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If you find some trees with little apple-like fruits by the ocean, beware! It might be a Manchineel, the world's most dangerous tree.

Hosted by: Michael Aranda

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https://www.sciencealert.com/do-not-stand-under-world-s-most-dangerous-tree-manchineel-tree
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https://www.ncbi.nlm.nih.gov/pmc/articles/PMC504506/?page=4
https://www.sciencedirect.com/topics/neuroscience/phorbol
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https://www.ncbi.nlm.nih.gov/pmc/articles/PMC1127797/
https://www.fnai.org/FieldGuide/pdf/Hippomane_mancinella.pdf
https://www.nps.gov/ever/learn/nature/plants.htm
https://www.nps.gov/ever/learn/nature/barkingupatree.htm
https://www.nlm.nih.gov/nativevoices/timeline/182.html
https://www.regionalconservation.org/beta/nfyn/plantdetail.asp?tx=Hippmanc
https://www.britannica.com/plant/Euphorbiaceae
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Image Sources:
https://www.istockphoto.com/photo/manchineel-tree-gm637597020-113810063
https://www.videoblocks.com/video/a-rainy-day-in-the-valley-background-smpxx3yjmjhfmz3le
https://www.istockphoto.com/photo/manchineel-trees-at-cades-bay-gm172638681-5007368
https://www.google.com/url?q=https://commons.wikimedia.org/wiki/File:Black_Spiny-tailed_Iguana._Ctenosaura_similis_(43273788601).jpg&sa=D&ust=1587398748700000&usg=AFQjCNGqDz6RzJKhPjCo777RAORtmse6Sg
https://commons.wikimedia.org/wiki/File:Hippomane_mancenilla_port.JPG
https://www.istockphoto.com/photo/phoenicopterus-ruber-gm468008363-34142028
https://upload.wikimedia.org/wikipedia/commons/e/e5/Mancenillier2.JPG
[ ♪INTRO ].

If you’re ever vacationing in the Flamingo section of Everglades National Park in Florida, beware of the apples. In fact, if you’re pretty much anywhere from northern South America to Florida, including the Caribbean and Galapagos Islands, and you see a tall tree growing near water with yellowish-greenish crab apple-looking fruit, it’s probably best to keep your distance.

The fruit might be delicious, but it could also be deadly. Because that tree might be a Manchineel — which, according to the folks at Guinness World Records, is the world’s most dangerous tree. Every part of the Manchineel is toxic.

The sap in its wood and leaves can cause blindness and blistering, its fruit can cause boils in the mouth and throat as well as severe intestinal damage that can kill you. It’s no wonder Spaniards gave it the nickname “la manzanilla de la muerte”, or "little apple of death.” The tree contains a number of toxins, but the worst is probably phorbol. Or, I should say, phorbols. “Phorbol” refers to a family of related organic molecules that have two terpene chemical groups.

And they’re similar to compounds you have in your body — which is a bit of a problem. See, phorbols mimic the action of diacylglycerol — a fatty molecule your body uses in a number of ways, including to activate an enzyme called protein kinase C, or PKC for short. PKC is a pretty big deal because it regulates things like cell growth and metabolic activity.

So when phorbols over activate PKC, cells will increase their expression of genes involved in inflammation and cell death. This leads to a range of nasty effects like blistering and ulcering. Manchineels have phorbols everywhere, which is why you shouldn’t touch any part of them.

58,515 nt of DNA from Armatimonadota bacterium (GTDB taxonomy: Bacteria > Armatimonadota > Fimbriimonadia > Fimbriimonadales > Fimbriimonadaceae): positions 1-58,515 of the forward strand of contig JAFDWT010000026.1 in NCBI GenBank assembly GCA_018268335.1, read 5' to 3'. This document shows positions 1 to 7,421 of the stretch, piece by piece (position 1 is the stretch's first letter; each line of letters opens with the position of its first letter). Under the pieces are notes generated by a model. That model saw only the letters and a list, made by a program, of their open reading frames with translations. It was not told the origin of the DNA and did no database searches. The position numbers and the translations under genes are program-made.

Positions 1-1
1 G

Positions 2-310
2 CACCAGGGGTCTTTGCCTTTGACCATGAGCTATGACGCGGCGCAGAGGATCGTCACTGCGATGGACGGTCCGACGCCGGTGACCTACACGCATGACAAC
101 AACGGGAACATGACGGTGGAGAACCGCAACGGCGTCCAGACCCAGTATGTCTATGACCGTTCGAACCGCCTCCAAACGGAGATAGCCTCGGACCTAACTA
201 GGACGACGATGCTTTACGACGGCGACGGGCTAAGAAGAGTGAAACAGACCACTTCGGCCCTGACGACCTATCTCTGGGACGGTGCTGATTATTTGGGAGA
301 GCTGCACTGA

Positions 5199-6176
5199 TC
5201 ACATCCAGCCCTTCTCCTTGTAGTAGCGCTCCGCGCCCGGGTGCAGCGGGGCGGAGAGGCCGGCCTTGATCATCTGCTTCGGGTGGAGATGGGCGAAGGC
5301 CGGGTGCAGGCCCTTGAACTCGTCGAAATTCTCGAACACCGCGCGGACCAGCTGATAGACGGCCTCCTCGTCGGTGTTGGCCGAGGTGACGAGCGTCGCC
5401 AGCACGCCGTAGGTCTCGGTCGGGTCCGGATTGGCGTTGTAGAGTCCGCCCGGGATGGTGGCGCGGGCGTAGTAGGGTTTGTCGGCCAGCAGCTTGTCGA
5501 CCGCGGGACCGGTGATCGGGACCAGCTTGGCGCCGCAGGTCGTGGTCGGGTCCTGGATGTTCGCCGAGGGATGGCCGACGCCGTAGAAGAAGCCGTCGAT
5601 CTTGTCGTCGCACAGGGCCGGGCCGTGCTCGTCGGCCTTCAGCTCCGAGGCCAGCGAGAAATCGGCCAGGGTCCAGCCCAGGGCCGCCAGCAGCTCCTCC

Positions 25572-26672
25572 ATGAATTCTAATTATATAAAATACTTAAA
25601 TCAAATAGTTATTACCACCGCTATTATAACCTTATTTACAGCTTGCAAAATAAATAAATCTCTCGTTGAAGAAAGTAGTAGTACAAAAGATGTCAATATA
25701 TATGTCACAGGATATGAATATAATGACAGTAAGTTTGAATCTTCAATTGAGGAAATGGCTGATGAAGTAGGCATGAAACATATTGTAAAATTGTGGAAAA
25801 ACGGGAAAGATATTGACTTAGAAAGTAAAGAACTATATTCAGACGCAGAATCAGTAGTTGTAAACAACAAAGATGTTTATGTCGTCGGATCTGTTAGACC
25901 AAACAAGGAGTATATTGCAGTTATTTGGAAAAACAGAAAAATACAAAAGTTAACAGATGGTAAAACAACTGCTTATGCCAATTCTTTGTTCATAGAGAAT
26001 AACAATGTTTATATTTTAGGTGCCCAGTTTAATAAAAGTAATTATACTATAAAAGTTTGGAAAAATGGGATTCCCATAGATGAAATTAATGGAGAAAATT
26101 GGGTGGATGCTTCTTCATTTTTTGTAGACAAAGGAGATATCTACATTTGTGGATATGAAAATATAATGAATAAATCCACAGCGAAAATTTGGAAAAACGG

Oh, and here’s a not-so-fun fact: Phorbols are very soluble in water, so it’s not a good idea to stand under a Manchineel when it’s raining, either. Which, you know, it does in places like the Everglades. A lot.

What’s not entirely clear is why this tree went so overkill on the toxicity. It may be that, since the Manchineel typically grows in areas where there are lots of other toxic plants, it has such overdeveloped defense mechanisms to stay competitive. And it can get away with having toxic fruit because it doesn’t need animals to spread its seeds.

It lives by the ocean, so its fruit can bob along on the waves to move to new lands. Though, it may get more love from critters than you’d think. Some reptiles seem to eat the fruit with no ill effects, and black spiny-tailed iguanas will even live in the trees!

How remains a mystery. And even our species doesn’t always keep away. Because the trees live in places like Florida where there are a lot of strong winds — and, you know, hurricanes every so often — their wood is really hard.

So cabinet makers love it. Though, they have to carefully cut and dry the planks for several days to let the phorbol-laced sap evaporate out. And the trees aren’t just hard — their deep roots and thick branches help protect coastlines from damaging winds and waves.

That means, while they might be toxic to touch, they help protect us and coastal ecosystems during storms. So if you do see a Manchineel while you’re strolling along the beach, you can smile and appreciate all that it’s doing for the plants, animals, and people who live nearby… and then give it a wide berth. Thanks for watching this episode of SciShow!

Fun, educational science videos like this one are what we do, but we can’t do it without the help of our patrons on Patreon. If you want to learn more about joining our awesome community of patrons and how you can help support the work we do, you can head on over to Patreon.com/SciShow. And if you want to learn more about poisonous plants, you might enjoy our list of nine that might be around your house right now!

Some of them are quite surprising. [ ♪OUTRO ].